OAPI interview: Finding the right path


OAPI interview: Finding the right path


The African Intellectual Property Organization has joined the Madrid Protocol but not everyone in the region’s IP sector supports the move. Can the arguments be resolved for the greater benefit of the population and companies operating there? WIPR investigates.

Last year, the World Customs Organization (WCO) published its findings into Operation Biyela 2, an anti-counterfeiting programme targeting fake products distributed across 14 African nations. The WCO recovered 113 million fake pharmaceutical products at various sea ports in late May and early June.

The seizures certainly dented the illicit trade of counterfeit drugs, which the WCO was adamant is an increasing concern. Counterfeiters are deploying ever more sophisticated strategies to keep their products hidden from enforcement officials, says the WCO, meaning enforcement is a much more difficult task.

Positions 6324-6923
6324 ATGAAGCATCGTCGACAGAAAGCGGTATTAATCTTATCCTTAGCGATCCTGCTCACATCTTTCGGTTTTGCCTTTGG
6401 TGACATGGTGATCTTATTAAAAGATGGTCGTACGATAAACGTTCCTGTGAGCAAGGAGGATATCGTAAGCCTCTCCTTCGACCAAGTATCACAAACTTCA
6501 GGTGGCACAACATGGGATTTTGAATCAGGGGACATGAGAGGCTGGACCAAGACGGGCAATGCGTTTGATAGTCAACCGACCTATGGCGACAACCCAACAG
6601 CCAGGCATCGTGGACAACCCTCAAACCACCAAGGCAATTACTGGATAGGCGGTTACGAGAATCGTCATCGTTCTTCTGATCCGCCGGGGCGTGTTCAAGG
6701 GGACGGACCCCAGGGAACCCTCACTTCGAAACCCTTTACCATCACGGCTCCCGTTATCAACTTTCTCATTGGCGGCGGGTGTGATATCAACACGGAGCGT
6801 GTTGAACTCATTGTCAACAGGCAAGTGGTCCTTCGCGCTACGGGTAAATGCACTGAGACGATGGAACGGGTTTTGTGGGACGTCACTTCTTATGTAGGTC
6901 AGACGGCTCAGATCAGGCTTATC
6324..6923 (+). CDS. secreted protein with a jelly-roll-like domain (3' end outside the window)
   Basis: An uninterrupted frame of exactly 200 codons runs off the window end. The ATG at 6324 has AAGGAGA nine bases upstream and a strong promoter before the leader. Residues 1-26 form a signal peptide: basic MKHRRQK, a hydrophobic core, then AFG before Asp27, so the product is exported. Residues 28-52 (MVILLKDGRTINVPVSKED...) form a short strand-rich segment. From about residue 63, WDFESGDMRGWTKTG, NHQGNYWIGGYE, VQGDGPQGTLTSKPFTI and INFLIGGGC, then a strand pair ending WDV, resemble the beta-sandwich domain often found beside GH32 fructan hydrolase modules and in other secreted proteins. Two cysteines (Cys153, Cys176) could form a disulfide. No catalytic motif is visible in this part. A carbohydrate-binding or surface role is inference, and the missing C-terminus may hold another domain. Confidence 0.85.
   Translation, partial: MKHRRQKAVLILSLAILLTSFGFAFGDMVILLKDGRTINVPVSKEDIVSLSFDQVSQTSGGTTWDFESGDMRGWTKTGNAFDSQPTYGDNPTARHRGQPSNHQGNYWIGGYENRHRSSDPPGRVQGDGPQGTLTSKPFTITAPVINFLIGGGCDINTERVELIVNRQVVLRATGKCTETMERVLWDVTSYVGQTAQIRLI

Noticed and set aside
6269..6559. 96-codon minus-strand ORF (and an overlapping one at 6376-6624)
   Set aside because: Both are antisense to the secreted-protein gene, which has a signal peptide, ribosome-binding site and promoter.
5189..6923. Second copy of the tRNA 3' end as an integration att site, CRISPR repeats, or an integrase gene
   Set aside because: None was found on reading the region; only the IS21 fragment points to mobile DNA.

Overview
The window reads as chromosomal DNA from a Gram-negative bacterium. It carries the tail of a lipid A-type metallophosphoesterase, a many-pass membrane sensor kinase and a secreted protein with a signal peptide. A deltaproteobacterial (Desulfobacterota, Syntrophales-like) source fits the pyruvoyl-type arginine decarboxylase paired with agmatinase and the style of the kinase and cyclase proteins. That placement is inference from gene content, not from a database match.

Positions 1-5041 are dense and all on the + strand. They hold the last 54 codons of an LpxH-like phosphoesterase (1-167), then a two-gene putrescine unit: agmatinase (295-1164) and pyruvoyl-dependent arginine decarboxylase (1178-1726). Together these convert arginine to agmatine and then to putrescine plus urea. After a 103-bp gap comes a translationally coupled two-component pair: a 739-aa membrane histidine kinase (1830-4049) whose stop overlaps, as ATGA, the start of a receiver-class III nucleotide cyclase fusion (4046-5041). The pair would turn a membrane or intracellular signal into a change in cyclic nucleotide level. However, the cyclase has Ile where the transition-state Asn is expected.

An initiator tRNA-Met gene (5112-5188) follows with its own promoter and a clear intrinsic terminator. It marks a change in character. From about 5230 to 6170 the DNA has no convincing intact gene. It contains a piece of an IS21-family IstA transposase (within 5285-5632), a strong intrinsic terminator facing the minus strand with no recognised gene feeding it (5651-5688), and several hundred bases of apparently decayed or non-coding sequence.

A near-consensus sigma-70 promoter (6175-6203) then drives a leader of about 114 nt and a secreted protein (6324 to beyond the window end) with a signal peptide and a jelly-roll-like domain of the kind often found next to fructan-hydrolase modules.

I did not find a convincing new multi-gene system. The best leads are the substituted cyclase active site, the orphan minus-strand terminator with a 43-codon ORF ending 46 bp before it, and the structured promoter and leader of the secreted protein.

Before the operation, the African Intellectual Property Organization (OAPI) had joined the Madrid Protocol in December 2014 and the treaty entered into force the following March. OAPI’s participation was quite a coup for the World Intellectual Property Organization, as OAPI covers 17 West African nations. OAPI was the 93rd member to join, and has taken the number of participating countries past 100.

Madrid Protocol, World Customs Organization, Paulin Edou Edou, OAPI, WCO, UN, trademark, patent, applications, Scotch Whisky Association,